Walt and I went to yoga on New Year's Day. This was a special class done to music: Pink Floyd's Dark Side of the Moon. In a regular class there are anywhere from 8 to 20 students, depending on the day. There were nearly 60 people in the room on this day. We were set up with no more than an inch or two between mats. Many had never done yoga before, and many people were there with their kids. Several times during class giggles were heard from the back of the room. Because we were so crammed in, there was a lot of accidental bumping into each other which resulted in smiles and reassuring pats.

Several times during the class, when we were all in a posture together, regardless of how deep, it seemed we all breathed the same breath at the same time. As with my brothers' churches, I don't know many of the people who practiced in that class on New Year's Day. It didn't seem to matter. We breathed together, moved together, laughed together. While not religious or even officially spiritual, that gathering was a congregation that felt like home to me.

I keep thinking I need to find a church. That need is a leftover one from my childhood, my years in the cult, and pressure from my brothers. Maybe this is the year that I find church in whatever congregation of living things that evokes wonder and love. Maybe it is time to accept my own soul's longings as real and enough. Maybe it's time to listen to the rustle of wings and breathings of hearts that tell me without doubt I'm not alone.


Image from www.cascadia.edu

Thursday, December 17, 2015

A Break in the Clouds


I walked out of yoga last Monday into a damp gray morning that was only slightly lighter than when I'd gone in at 6:00 A.M. One of the teachers has said she likes to watch us leave the studio on these early winter mornings because steam rises from us as we move into the day. This particular class left me not only steaming, but sore and frustrated.

Three months of four-days-a-week practice has resulted in some pretty big changes. None that show on the outside necessarily, but I'm occupying my body very differently these days. It doesn't hurt to stand after sitting for a while. The chronic hip flexor pain I've dealt with in the three years since my hip replacement has improved dramatically. And when I bend over to pick something up, nothing hurts.

Some postures are much easier than they were all those weeks ago. Some I still can't do the full expression of. Most classes, I focus on my breathing and the form of the postures and don't worry about how far I get into them. When I get farther that I did the week before, it's a lovely surprise. As long as I don't expect my body to do more than it can, all's well.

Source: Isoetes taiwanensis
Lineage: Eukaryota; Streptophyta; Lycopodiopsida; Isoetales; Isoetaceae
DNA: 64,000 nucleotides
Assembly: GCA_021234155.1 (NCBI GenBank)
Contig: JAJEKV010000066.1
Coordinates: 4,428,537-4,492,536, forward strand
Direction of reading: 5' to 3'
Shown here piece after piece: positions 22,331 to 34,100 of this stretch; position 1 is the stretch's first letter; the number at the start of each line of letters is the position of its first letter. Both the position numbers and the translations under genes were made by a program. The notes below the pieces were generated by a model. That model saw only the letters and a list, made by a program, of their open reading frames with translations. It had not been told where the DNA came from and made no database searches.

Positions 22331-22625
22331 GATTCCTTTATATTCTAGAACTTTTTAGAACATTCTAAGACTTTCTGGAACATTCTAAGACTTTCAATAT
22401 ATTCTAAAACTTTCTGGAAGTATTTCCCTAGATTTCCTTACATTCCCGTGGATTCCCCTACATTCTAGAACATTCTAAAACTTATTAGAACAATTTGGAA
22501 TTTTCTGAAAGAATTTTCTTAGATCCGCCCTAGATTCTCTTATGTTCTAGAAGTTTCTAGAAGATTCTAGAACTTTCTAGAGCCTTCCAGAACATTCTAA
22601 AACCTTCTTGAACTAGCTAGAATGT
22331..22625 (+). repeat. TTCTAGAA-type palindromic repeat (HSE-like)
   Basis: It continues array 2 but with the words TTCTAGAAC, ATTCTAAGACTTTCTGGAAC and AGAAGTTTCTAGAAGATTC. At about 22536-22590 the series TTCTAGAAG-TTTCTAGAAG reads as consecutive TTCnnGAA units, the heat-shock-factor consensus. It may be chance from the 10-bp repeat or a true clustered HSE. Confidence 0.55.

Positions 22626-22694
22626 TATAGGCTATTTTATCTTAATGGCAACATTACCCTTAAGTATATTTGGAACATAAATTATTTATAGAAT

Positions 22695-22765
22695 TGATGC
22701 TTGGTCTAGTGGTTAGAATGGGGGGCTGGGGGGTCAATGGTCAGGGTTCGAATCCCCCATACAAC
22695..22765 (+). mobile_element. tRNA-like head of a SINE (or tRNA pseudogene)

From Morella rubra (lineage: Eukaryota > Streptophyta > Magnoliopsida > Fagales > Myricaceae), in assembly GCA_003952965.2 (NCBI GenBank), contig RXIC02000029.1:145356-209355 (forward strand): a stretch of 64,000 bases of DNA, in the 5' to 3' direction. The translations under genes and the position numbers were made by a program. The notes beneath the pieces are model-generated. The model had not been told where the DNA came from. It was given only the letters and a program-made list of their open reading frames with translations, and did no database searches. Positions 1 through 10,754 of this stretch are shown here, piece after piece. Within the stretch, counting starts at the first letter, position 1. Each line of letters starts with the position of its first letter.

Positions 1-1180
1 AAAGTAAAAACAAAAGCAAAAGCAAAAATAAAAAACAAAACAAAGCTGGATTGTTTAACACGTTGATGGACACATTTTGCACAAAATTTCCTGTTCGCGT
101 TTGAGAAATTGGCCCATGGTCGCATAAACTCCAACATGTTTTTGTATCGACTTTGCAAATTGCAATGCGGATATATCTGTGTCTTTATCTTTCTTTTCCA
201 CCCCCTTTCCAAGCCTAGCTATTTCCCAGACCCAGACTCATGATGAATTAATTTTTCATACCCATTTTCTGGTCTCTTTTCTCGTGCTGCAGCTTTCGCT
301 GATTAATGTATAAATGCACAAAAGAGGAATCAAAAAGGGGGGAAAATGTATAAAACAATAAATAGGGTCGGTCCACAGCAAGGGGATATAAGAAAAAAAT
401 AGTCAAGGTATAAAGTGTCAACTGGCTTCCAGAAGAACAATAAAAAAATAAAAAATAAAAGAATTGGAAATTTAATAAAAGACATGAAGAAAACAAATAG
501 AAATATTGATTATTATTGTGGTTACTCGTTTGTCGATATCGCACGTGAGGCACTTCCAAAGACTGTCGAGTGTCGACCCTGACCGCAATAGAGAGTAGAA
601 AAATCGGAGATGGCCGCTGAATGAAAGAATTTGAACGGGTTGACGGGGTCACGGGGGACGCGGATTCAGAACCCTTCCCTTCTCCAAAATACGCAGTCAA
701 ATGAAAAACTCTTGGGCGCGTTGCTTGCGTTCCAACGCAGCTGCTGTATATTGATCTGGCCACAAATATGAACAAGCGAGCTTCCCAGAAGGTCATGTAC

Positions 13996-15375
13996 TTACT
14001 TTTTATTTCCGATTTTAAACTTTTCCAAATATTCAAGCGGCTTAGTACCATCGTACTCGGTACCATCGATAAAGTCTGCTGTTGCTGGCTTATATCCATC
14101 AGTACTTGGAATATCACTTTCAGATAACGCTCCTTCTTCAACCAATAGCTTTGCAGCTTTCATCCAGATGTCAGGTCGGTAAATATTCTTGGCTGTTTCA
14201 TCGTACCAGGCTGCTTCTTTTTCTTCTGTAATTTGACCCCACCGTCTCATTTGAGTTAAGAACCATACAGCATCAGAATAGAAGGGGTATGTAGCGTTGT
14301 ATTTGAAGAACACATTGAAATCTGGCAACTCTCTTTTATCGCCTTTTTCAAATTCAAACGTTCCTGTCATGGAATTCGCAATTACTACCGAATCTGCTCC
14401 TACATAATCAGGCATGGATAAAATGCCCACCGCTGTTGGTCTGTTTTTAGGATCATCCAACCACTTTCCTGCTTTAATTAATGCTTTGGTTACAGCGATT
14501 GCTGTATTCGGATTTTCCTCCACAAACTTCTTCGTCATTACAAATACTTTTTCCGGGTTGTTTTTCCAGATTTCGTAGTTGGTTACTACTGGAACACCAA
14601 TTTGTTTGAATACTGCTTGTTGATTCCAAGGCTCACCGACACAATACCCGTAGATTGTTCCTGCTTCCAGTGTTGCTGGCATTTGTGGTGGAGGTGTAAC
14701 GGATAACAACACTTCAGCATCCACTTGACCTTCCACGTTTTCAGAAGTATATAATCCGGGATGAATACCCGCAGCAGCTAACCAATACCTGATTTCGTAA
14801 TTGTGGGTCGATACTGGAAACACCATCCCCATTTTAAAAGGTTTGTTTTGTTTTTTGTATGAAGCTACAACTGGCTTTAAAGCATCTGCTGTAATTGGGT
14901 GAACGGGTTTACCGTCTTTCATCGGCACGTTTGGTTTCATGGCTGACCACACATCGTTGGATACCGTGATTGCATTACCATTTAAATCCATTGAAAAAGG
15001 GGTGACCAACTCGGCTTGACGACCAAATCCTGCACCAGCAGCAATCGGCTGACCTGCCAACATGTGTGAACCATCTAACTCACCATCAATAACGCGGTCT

Last week there were two classes in a row where amazing things happened. I did camel twice, the second time actually seeing the floor under me. I did the sit-ups with no pain at all. I was able to grab the sides of my feet for the forward bending posture where before I was lucky to reach the floor in front of me. It felt like I'd moved into new territory, was practicing from a new normal.

I walked into class Monday feeling like I do for most classes, nothing out of the ordinary, only maybe a little more eager because of last week's successes. The temperature in the studio was not overly warm (meaning it stayed around 105) and the humidity didn't seem oppressive. As is usually the case for the early morning classes, the atmosphere was serious and focused, calm and rhythmic.

From the beginning, however, I was stiffer than normal for me. I had to keep coming back to my breath because assuming my body would go back to where it had been two days before wasn't working. I fell out of postures I hadn't fallen out of for a long time. I started to get frustrated, and I could feel tears gathering in my chest, working their way up my throat. I was so glad when the standing series ended and we moved to the floor. As we settled into savasana the teacher said, as she often does, "Let the ground hold your weight." On this day the relief of that almost brought the tears all the way to the surface.

When we got to camel, the posture that is known as the emotional pose, I considered not even getting out of savasana. But I did a partial sit-up (those weren't working at all) and got to my knees for the set-up. I put my hands on my hips, breathed in and tipped my head back. And that's where I stayed. I was dizzy and my back hurt and my left leg wanted to cramp. When the teacher called us into savasana, I was already sitting on my knees in anticipation. Often, the second time (most of the postures are done twice) is easier. That was not the case for me on Monday. I got my head back, but didn't even try to reach my heels. I considered it a victory that the tears stayed inside.

When I finally walked toward my car after class, my mood matched the dark gray morning. The shame voice was ramping up, going from subtle to all-inclusive at the speed of light: All that time and work and you still suck. Is this really how you want to spend your retirement? And while we're on the subject of retirement, weren't you going to focus on your writing? What a joke.